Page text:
Therese Meers ’02 majored in art history at Duke and then went on to get her master’s in art history. She thought she’d pursue a teaching career, but eventually she realized she wanted to do more than research and writing.

She went to law school to better understand the business world, and she delved into contract law.

When she graduated in 2008, Meers joined a large law firm, but soon lost her job as the economy spiraled and her firm started to downsize.

Meers had to find a new plan, but ultimately, her next step led her down an entrepreneurial path.

She took a two-year fellowship at Harvard, where she had attended law school. In this position, she offered legal help to entrepreneurs as they started businesses. Because so many people had lost their jobs with the economic downturn, it was a booming time for startups as people reinvented themselves and their careers.

As she planned her wedding with her now-husband Phil Meers, the two began to talk about starting a business together.

Phil was an athlete, and high-protein yogurt had become a major part of the couple’s lives. However, they had seen some of their favorite brands of yogurt become too commercialized, increasing prices while decreasing serving sizes.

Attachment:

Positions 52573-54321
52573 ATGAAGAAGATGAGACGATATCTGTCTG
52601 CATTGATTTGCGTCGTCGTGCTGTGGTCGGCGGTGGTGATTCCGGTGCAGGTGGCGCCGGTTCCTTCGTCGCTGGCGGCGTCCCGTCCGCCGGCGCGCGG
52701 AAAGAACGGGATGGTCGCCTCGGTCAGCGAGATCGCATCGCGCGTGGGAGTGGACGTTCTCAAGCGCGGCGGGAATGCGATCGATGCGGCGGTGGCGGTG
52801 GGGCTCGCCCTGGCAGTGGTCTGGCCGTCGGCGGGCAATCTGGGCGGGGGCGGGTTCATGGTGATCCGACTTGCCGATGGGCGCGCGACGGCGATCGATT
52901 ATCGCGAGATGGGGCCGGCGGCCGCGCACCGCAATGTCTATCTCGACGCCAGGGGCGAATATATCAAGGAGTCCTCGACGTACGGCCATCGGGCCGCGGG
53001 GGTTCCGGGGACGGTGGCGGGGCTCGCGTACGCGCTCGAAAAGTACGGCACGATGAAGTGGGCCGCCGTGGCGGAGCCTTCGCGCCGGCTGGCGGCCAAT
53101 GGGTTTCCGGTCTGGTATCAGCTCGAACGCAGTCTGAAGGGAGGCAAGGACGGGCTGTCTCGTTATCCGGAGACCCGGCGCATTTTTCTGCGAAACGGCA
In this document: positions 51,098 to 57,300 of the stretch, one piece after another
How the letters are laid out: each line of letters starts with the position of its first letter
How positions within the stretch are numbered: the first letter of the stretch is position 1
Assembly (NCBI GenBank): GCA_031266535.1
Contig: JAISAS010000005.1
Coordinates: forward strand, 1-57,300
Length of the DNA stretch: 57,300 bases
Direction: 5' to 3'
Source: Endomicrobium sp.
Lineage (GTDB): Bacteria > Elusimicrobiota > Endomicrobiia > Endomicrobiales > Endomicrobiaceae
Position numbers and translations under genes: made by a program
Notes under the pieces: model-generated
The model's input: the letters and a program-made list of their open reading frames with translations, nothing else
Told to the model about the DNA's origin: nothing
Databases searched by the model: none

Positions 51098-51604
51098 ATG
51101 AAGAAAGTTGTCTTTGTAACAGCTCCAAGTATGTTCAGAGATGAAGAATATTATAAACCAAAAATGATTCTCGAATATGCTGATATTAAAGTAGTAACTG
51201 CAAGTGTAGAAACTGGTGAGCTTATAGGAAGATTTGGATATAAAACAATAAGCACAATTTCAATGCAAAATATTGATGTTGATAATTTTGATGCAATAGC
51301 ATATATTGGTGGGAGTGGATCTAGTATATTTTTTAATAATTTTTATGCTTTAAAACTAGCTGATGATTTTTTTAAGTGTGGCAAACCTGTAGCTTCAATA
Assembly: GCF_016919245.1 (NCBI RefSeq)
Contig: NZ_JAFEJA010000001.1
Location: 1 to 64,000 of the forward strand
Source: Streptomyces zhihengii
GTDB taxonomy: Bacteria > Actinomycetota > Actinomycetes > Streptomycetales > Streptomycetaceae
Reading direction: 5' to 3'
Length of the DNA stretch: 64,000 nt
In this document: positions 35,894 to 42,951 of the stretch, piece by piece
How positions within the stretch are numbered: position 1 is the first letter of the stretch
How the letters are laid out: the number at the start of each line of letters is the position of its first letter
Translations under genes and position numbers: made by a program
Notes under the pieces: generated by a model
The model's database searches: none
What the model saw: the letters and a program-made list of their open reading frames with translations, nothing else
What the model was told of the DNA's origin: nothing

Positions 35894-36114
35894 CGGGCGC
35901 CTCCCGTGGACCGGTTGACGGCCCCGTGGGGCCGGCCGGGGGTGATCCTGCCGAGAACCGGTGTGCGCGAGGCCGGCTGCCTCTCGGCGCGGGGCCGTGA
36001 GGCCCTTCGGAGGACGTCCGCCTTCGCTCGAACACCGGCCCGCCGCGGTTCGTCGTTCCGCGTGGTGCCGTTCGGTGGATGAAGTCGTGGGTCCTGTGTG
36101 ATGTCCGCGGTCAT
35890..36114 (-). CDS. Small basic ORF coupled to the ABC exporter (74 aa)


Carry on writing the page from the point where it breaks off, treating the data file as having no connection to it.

So they decided to make their own yogurt, with the goals of keeping the sugar low, the protein high and the price affordable. They began playing with recipes in 2013, and a year later, they formally started Viking Grass-Fed Icelandic Yogurt.

Meers used her love of history and the research skills she’d learned at Duke and beyond to learn about the Vikings, who brought yogurt to North America about 500 years before Christopher Columbus landed there.

Viking Grass-Fed Icelandic Yogurt, which uses the Vikings’ original recipes, is now offered in six flavors – Pure, Vanilla, Strawberry, Blueberry, Cucumber Mint and the newly launched Coconut Crème. It is now sold in nearly 1,000 stores across the nation, including in Sprouts Farmers Market, a quickly growing grocery chain that just opened its first store in Raleigh.

Although the competition for shelf space in grocery stores is fierce, Meers said Viking Grass-Fed Icelandic Yogurt sets themselves apart by using four cups of milk for each cup of yogurt. This makes the yogurt naturally sweeter, reducing the need for added sweeteners, and increases the protein.

Meers also holds the company to other standards. They sell 6-ounce servings, larger than some of their competitors, and reduce waste by packaging the yogurt in one recyclable piece. Their yogurt comes from grass-fed cows, and they only work with family farms.

Another of the couple’s core values, Meers said, was to not take outside investment. They were able to start Viking Grass-Fed Icelandic Yogurt by bootstrapping.
They didn’t want to risk selling out to an investor and having their yogurt become commercialized like other brands they had seen.

Meers advised would-be entrepreneurs to save as much money as they could and to be careful about their equity.

“You never know how successful your business could be eventually, so you don’t want to sell it before you even know its value,” she said.

To learn more about Viking Grass-Fed Icelandic Yogurt, visit its website.

To read about more Duke Entrepreneurs, click here.

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